Patio Tile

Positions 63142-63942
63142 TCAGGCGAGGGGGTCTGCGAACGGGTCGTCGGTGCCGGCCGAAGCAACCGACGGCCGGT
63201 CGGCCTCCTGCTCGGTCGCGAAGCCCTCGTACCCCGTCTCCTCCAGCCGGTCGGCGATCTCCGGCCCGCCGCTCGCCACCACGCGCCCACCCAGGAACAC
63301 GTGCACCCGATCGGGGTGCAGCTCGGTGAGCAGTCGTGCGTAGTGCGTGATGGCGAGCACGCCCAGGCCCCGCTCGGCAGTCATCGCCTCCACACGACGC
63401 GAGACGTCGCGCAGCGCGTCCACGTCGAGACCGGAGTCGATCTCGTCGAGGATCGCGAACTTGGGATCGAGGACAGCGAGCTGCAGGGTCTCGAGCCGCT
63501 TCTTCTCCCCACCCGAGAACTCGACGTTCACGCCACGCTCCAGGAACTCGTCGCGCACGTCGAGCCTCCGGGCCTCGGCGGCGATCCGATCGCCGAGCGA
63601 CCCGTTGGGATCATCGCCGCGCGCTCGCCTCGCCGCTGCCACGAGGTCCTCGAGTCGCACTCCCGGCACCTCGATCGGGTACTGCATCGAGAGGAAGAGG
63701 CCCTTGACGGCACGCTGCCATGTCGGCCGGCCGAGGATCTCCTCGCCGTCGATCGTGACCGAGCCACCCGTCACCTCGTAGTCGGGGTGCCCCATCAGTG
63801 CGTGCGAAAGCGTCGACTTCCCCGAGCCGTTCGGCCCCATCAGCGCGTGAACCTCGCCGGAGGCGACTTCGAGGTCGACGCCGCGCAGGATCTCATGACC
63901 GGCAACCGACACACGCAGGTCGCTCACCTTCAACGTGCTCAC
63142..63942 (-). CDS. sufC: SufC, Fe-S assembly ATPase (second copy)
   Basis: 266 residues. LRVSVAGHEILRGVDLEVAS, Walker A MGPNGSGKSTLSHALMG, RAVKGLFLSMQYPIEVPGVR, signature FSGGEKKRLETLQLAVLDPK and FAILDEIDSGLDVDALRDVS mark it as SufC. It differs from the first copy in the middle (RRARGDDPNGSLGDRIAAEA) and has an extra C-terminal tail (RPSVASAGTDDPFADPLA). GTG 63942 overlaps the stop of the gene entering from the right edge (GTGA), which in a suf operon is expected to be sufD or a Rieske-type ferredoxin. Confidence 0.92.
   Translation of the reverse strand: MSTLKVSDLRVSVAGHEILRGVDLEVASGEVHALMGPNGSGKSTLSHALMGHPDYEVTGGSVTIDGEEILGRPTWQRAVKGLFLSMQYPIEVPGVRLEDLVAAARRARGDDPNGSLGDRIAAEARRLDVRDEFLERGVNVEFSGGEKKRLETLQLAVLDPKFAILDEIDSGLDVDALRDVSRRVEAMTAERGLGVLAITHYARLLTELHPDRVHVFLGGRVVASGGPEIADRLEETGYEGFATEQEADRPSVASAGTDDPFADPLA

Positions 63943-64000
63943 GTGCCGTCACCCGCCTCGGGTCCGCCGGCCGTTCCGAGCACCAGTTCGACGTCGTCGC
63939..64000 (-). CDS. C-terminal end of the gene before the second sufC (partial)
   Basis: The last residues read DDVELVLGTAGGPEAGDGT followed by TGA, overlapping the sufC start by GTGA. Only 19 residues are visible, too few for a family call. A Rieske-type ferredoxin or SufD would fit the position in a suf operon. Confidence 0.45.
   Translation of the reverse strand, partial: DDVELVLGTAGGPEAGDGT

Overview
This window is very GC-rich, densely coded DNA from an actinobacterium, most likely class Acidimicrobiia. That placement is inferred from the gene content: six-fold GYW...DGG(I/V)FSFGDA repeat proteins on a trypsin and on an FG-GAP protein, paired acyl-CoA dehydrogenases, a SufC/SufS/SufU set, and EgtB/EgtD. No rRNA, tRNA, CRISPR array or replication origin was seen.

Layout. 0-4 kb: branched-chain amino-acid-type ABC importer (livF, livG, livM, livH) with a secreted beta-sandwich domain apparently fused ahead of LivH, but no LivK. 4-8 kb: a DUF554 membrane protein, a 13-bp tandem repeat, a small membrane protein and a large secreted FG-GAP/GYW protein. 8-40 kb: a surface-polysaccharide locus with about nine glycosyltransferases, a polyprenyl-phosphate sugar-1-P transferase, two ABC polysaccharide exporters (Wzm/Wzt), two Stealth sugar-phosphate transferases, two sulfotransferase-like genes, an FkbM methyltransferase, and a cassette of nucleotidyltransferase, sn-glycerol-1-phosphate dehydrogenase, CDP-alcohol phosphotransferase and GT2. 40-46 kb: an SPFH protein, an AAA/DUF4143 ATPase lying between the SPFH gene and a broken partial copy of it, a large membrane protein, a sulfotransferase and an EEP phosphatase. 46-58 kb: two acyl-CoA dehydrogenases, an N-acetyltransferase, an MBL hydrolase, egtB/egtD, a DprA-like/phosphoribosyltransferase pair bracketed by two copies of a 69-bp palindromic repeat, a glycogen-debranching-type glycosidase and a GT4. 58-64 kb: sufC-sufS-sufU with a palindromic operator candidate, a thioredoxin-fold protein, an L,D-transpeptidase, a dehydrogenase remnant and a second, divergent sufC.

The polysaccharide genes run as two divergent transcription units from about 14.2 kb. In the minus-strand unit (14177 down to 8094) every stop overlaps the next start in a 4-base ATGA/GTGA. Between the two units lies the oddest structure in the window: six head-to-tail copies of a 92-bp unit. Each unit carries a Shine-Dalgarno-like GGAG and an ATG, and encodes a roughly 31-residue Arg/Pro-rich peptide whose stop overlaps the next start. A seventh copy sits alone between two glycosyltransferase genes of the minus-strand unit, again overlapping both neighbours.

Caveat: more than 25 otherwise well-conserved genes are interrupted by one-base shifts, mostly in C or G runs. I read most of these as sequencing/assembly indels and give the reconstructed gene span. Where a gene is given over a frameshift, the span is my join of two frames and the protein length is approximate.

Tweet // USE PATIO TILES TO CREATE THE PERFECT OUTDOOR OASIS The outdoor patio area is an important part of your home that should feel like an extension of your interior design. It is a functional place for gathering with family and friends, relaxing after a long day, and entertaining on weekends. By incorporating beautiful, long-lasting patio tiles, you can add vibrancy and personality to this important space. Here are some tips for incorporating tile into your outdoor oasis. Add Tile to Your Patio Walls The addition of walls or half-walls can help define your outdoor space. Depending on how high the walls are, they can give your patio a private, intimate feel. By adding a colorful mosaic tile or pattern to your walls, you can make the space vibrant and inviting. Glass mosaic tiles are eye catching, and the variety of colors available allows you to add touches of personality to your outdoor space. Go Natural with Wood-look Tile Do you love the look of hardwood but want the durability and easy maintenance of tile for your outdoor space? Wood-look tiles offer the best of both worlds. Visually, they offer a similar look to a deck, but the tile will hold up to moisture and can be swept clean easily. You also won’t have to worry about restaining tiles. With proper sealant, your wood-look tiles will look like new for a long time. Personalize Your Patio with Decorative Tile Small details can make a huge difference in any outdoor space. Whether you use patio tiles on your floor or walls, you can incorporate decorative tiles for a unique, personalized look. Do you have a built-in grill on your deck? Why not incorporate some stainless tiles in a brick-joint pattern around the facade to create an industrial look? For a unique design on your patio, instead of using precisely cut square tiles, choose natural-looking shapes that blend with your outdoor environment. Color Your World Your outdoor patio space is a perfect spot to incorporate color into your design. You can opt for a neutral tile and then add pops of color with plants or accent vases. You can also go with a colorful tile design for a tropical, Caribbean feel. Remember that the use of different colors will make the area more interesting to the eye. Using complementary colors can help to break up the monotonous look of single-color tiles, especially if you’re using square tiles. Try incorporating vibrant mosaic tiles on your tabletop to instantly brighten your space. Remember that your patio should match the rest of your home design, reflect your personality, and be built to last. Make sure your tiles are manufactured for use outdoors before you move ahead. This will ensure that your perfect patio will last for years with low maintenance.patio tile 1Six keys to successful outdoor tile setting Use high-quality materials only. Expensive tile won’t necessarily outlast moderately priced tile, but with thin-set, grout, sealer and caulk, you get what you pay for. Follow the manufacturer’s instructions. Even the best setting materials won’t perform as promised unless you mix and use them as instructed. Apply tile only to a stable, well-drained slab. A slab with places for puddles or ever-growing cracks is no place for tile. Allow the tile to expand and contract without cracking by placing expansion joints no more than 16 ft. apart and anywhere the tile meets a vertical surface like steps or the house’s foundation. Don’t give water places to enter or hide. That means densely packed and sealed grout joints, caulked expansion joints and no empty pockets in the thin-set. Don’t delay maintenance. If grout cracks or a tile comes loose, replace it before a small problem becomes a big one. Preparation and good materials make a successful job.patio tile 2Six keys to successful outdoor tile setting Use high-quality materials only. Expensive tile won’t necessarily outlast moderately priced tile, but with thin-set, grout, sealer and caulk, you get what you pay for. Follow the manufacturer’s instructions. Even the best setting materials won’t perform as promised unless you mix and use them as instructed. Apply tile only to a stable, well-drained slab. A slab with places for puddles or ever-growing cracks is no place for tile. Allow the tile to expand and contract without cracking by placing expansion joints no more than 16 ft. apart and anywhere the tile meets a vertical surface like steps or the house’s foundation. Don’t give water places to enter or hide. That means densely packed and sealed grout joints, caulked expansion joints and no empty pockets in the thin-set. Don’t delay maintenance. If grout cracks or a tile comes loose, replace it before a small problem becomes a big one.patio tile 3Use high-quality materials only. Expensive tile won’t necessarily outlast moderately priced tile, but with thin-set, grout, sealer and caulk, you get what you pay for. Follow the manufacturer’s instructions. Even the best setting materials won’t perform as promised unless you mix and use them as instructed. Apply tile only to a stable, well-drained slab. A slab with places for puddles or ever-growing cracks is no place for tile. Allow the tile to expand and contract without cracking by placing expansion joints no more than 16 ft. apart and anywhere the tile meets a vertical surface like steps or the house’s foundation. Don’t give water places to enter or hide. That means densely packed and sealed grout joints, caulked expansion joints and no empty pockets in the thin-set. Don’t delay maintenance. If grout cracks or a tile comes loose, replace it before a small problem becomes a big one.patio tile 4Next Up How to Tile a Porch Step-by-step directions for how to tile a screened-in porch from the planning stage to the polishing stage. How to Patch Concrete Porch Steps How to Stamp a Concrete Porch Floor Rock Solid hosts Derek Stearns and Dean Marsico show how to use overlay and a pattern stamp to rework a cracked and peeling concrete porch floor. The result is a stylish porch surface resembling slate at a fraction of the cost. How to Assemble a Pre-Engineered Porch System All of the pieces in a pre-engineered porch system are milled and cut in the factory and shipped with all necessary hardware, making it relatively easy to add a three-season porch to your home. How To Restore a Porch Railing Learn how to restore a water-damaged original handrail around a porch, with a new beveled bottom rail to keep the water from damaging the spindles. How to Build a Travertine Tile Patio Add a touch of elegance to a backyard with this travertine tile patio. How to Install Porch Flooring The first phase of a front-porch restoration is to complete construction of the porch floor, including support and decking. Here’s how to do it. Updating a Porch With PVC This DIY Download will provide tips on updating a porch with PVC. How to Screen in a Porch Screening in a porch beneath an existing room provides a comfortable place to sit outside and keeps away the bugs. How to Repair Concrete Use these instructions to fix small holes and cracks in a concrete patio, driveway or garage floor.patio tile 5How to Tile a Porch Step-by-step directions for how to tile a screened-in porch from the planning stage to the polishing stage. How to Patch Concrete Porch Steps How to Stamp a Concrete Porch Floor Rock Solid hosts Derek Stearns and Dean Marsico show how to use overlay and a pattern stamp to rework a cracked and peeling concrete porch floor. The result is a stylish porch surface resembling slate at a fraction of the cost. How to Assemble a Pre-Engineered Porch System All of the pieces in a pre-engineered porch system are milled and cut in the factory and shipped with all necessary hardware, making it relatively easy to add a three-season porch to your home. How To Restore a Porch Railing Learn how to restore a water-damaged original handrail around a porch, with a new beveled bottom rail to keep the water from damaging the spindles. How to Build a Travertine Tile Patio Add a touch of elegance to a backyard with this travertine tile patio. How to Install Porch Flooring The first phase of a front-porch restoration is to complete construction of the porch floor, including support and decking. Here’s how to do it. Updating a Porch With PVC This DIY Download will provide tips on updating a porch with PVC. How to Screen in a Porch Screening in a porch beneath an existing room provides a comfortable place to sit outside and keeps away the bugs. How to Repair Concrete Use these instructions to fix small holes and cracks in a concrete patio, driveway or garage floor.patio tile 6Pouring a concrete slab is a major project in itself and we won’t explain how to do it here. Whether you do it yourself or hire a contractor, here are the requirements for a lasting, tile-ready slab: Patio slabs are typically 3-1/2 in. thick and reinforced with steel mesh (if anything). But because strength and crack resistance are so important for this project, we recommend a slab 5 to 6 in. thick, reinforced with a 2-ft. x 2-ft. grid of 1/2-in. rebar. For good surface drainage, the slab should slope 1/4 in. per running foot. A 16-ft. long slab, for example, would be 4 in. lower on one end than the other. Place isolation or control joints in the slab where they’ll coincide with expansion joints in the tile (more on that below). If you hire a contractor to pour the slab, make sure curing compounds aren’t used. Curing compounds increase the strength of concrete by slowing the curing process, but they also prevent tile-setting materials from bonding well to the slab. The slab should have a broomed finish, not a smooth-troweled surface. Concrete shrinks and gains strength for weeks after it’s poured. So wait at least four weeks before setting tile on a new slab. And any concrete, new or old, should stay dry for at least three days before you begin tile work.